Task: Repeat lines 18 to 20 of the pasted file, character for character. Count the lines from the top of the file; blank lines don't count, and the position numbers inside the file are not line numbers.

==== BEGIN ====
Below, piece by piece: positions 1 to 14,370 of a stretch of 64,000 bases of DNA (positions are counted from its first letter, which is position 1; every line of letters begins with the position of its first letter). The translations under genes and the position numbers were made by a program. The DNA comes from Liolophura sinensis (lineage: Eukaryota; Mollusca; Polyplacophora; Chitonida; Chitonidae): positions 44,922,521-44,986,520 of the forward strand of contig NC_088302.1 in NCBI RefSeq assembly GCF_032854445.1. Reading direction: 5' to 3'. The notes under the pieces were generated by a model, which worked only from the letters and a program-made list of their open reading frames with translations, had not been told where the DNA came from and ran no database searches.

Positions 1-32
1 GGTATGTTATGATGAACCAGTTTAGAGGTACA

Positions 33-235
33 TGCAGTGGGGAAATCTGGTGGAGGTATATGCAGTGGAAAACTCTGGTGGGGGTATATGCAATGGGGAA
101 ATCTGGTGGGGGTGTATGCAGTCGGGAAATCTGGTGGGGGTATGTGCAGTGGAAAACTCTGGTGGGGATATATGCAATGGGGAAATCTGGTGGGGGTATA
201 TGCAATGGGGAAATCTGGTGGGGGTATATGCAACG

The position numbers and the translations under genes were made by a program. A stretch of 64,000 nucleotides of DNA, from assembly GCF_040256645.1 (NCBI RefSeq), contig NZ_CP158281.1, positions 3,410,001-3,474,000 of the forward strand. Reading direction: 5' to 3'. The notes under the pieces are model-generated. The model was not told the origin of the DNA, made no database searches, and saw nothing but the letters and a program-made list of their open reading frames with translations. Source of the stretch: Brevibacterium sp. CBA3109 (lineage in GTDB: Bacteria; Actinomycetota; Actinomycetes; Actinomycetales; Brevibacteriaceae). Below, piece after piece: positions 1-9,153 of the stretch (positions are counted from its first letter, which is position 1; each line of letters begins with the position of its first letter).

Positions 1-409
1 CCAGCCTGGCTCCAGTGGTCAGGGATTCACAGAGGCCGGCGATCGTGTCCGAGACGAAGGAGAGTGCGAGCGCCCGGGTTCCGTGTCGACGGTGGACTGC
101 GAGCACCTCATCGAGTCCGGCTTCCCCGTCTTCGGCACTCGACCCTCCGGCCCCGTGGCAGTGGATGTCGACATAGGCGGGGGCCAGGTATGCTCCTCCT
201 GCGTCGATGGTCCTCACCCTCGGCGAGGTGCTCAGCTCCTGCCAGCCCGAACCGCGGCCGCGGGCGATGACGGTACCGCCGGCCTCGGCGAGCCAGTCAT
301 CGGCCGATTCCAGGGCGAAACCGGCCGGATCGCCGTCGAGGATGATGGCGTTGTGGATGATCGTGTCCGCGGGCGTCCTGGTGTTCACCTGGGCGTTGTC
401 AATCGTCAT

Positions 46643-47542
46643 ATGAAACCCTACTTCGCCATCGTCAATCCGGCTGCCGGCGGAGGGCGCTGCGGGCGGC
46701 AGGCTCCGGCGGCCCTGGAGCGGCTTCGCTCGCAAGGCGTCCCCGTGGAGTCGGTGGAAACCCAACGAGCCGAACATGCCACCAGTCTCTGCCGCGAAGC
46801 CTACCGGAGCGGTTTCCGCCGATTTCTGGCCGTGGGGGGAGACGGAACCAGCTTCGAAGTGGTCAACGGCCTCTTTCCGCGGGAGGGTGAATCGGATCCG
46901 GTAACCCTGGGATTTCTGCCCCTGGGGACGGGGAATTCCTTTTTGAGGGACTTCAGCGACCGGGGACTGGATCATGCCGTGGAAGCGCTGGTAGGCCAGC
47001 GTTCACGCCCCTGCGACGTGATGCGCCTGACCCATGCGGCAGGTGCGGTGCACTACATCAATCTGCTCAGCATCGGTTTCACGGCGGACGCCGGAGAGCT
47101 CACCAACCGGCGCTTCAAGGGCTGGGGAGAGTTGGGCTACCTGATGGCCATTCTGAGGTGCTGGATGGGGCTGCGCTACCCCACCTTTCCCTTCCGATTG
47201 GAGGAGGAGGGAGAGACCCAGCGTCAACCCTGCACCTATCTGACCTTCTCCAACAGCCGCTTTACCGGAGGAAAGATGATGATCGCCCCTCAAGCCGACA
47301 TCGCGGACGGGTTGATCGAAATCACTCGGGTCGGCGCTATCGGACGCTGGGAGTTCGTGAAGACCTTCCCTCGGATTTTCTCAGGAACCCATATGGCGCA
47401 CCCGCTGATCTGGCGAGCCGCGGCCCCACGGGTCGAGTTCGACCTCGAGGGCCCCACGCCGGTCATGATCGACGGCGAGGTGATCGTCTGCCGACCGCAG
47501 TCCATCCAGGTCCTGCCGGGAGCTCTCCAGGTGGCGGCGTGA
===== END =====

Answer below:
46801 CTACCGGAGCGGTTTCCGCCGATTTCTGGCCGTGGGGGGAGACGGAACCAGCTTCGAAGTGGTCAACGGCCTCTTTCCGCGGGAGGGTGAATCGGATCCG
46901 GTAACCCTGGGATTTCTGCCCCTGGGGACGGGGAATTCCTTTTTGAGGGACTTCAGCGACCGGGGACTGGATCATGCCGTGGAAGCGCTGGTAGGCCAGC
47001 GTTCACGCCCCTGCGACGTGATGCGCCTGACCCATGCGGCAGGTGCGGTGCACTACATCAATCTGCTCAGCATCGGTTTCACGGCGGACGCCGGAGAGCT